Redistricting Spurs Gilman Retirement

Redistricting Spurs Gilman Retirement

Benjamin Gilman, one of two Jewish Republican members of the House of Representatives and for three decades a staunch supporter of Israel and Jewish causes going back to the struggle for Soviet Jewry, announced his retirement Tuesday after redistricting pushed him into a new district with fellow Republican Rep. Sue Kelly.
Gilman, 79, had vowed in May to seek re-election regardless where redistricting (mandated by the 2000 Census) placed him. When the state Legislature approved new lines last month that put him and Kelly in the same district, Gilman considered challenging Kelly in a primary or even becoming a Democrat to run against her in November.
In recent days, however, he reportedly began telling associates that a private poll he conducted indicated that Kelly would win. About 70 percent of the new 19th Congressional District (parts or all of Dutchess, Putnam, Westchester, Rockland and Orange counties) was Kelly’s old district, while 28 percent was Gilman’s.
Gilman’s current 20th district includes Rockland, Orange, Westchester and Sullivan counties.
The consolidation of the districts was prompted by the need to eliminate two of New York’s 31 congressional seats because of slow population growth. Republican leaders had expected Gilman, the oldest member of the House, to retire soon and believed he was the most expendable.
Gilman announced his retirement in a press release Tuesday night.
"Regrettably it became evident that the state’s efforts to target our district in order to protect other incumbents undermined our efforts to successfully pursue another term in Congress," he said in the statement. "Accordingly it is with great remorse that I must announce that I will not be standing for re-election to the 108th Congress."
Gilman was a hawk on the Israeli-Palestinian conflict. Morton Klein, president of the Zionist Organization of America, praised Gilman as "one of the few members of Congress who understood the flaws and dangers" of the 1993 Oslo peace accords between Israel and the Palestinians.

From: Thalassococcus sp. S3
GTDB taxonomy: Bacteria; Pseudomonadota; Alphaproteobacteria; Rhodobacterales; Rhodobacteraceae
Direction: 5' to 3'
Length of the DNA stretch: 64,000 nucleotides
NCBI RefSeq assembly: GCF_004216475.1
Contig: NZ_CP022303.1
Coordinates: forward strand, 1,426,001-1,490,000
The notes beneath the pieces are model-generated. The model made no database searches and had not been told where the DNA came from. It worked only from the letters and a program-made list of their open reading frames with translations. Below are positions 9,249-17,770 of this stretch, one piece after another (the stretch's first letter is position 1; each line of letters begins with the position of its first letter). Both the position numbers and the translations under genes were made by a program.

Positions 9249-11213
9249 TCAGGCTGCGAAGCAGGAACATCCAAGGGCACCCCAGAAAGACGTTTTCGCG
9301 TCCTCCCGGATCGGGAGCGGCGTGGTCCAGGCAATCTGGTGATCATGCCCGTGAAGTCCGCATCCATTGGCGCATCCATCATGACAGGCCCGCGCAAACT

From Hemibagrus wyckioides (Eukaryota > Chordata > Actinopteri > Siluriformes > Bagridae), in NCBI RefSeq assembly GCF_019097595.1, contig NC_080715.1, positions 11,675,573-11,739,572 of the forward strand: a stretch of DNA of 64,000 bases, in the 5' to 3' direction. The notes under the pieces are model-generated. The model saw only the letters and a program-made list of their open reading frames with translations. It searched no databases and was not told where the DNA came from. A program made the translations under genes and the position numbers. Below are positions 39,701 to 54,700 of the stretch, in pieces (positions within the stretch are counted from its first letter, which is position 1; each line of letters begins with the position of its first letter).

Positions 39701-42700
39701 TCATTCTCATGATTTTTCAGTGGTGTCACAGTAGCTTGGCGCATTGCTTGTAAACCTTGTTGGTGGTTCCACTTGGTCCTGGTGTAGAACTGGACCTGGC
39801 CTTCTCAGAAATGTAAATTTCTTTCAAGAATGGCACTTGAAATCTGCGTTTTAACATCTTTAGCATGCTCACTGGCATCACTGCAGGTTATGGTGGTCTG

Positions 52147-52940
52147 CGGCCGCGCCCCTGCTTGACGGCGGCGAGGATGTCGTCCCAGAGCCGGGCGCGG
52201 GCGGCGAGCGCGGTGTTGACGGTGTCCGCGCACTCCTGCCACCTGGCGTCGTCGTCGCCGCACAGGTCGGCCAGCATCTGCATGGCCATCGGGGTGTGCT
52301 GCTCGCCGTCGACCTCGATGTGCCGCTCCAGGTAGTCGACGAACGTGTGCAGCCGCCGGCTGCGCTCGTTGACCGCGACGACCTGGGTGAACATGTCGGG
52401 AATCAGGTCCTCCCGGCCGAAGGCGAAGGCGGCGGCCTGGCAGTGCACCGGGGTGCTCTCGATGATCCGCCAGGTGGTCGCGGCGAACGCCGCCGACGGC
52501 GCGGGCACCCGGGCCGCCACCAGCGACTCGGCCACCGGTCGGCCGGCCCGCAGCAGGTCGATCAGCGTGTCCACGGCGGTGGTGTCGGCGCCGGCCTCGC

Toward that end, he fought against American aid to the Palestinian Authority.
Gilman had the most clout when he served for six years as chairman of the House International Relations Committee. Term limits forced Gilman to give up the post last year. He currently serves as chairman of the subcommittee on the Middle East and South Asia.
"Ben Gilman, who came across as an old-fashioned country lawyer, was in fact one of the most brilliant and knowledgeable analysts on the Middle East I met on the Hill," Klein said. "His commitment to Israel was not a knee-jerk or political commitment, it was from his heart and soul. … He’s almost irreplaceable as a friend of a strong Israel."
Similar words of praise came from other Jewish leaders.
Malcolm Hoenlein, executive vice chairman of the Conference of Presidents of Major American Jewish Organizations, said Gilman "served his country, his constituency and his community with great devotion and distinction, and he has a great contribution yet to make. … He looms large in the history of this period. We wish him great success and look forward to continuing to work with him in whatever he decides to do."
Michael Miller, executive director of the Jewish Community Relations Council of New York, praised Gilman as a "stalwart friend of Israel, a champion of the cause of Soviet Jewry, and a defender of the victims of [Palestinian] terror. Moreover, as a member of the Jewish community, we will miss his authoritative voice within the Republican Party and its congressional representation. His legacy will be most difficult to match in its measure of accomplishments."
Miller noted that just last month he turned to Gilman after a Russian Jewish emigre was denied a visa to receive medical treatment in New York.
"He was the only person we thought of to rectify the situation," Miller said. "He sent a letter to the State Department and a visa was issued within days. That’s Ben Gilman. He’s a great humanitarian and a mensch."
Jess Hordes, the longtime Washington director of the Anti-Defamation League, said Gilman has been a "leader in Congress on issues of concern to the Jewish community for many years, and particularly issues relating to support for Israel."
That view was echoed by Brad Gordon, legislative director of the American Israel Public Affairs Committee, who said Gilman was a "leader on virtually every issue important to the pro-Israel community. He brought passion to the issues, integrity to Congress, a spirit of bipartisanship to all his work, and he will be sorely missed."

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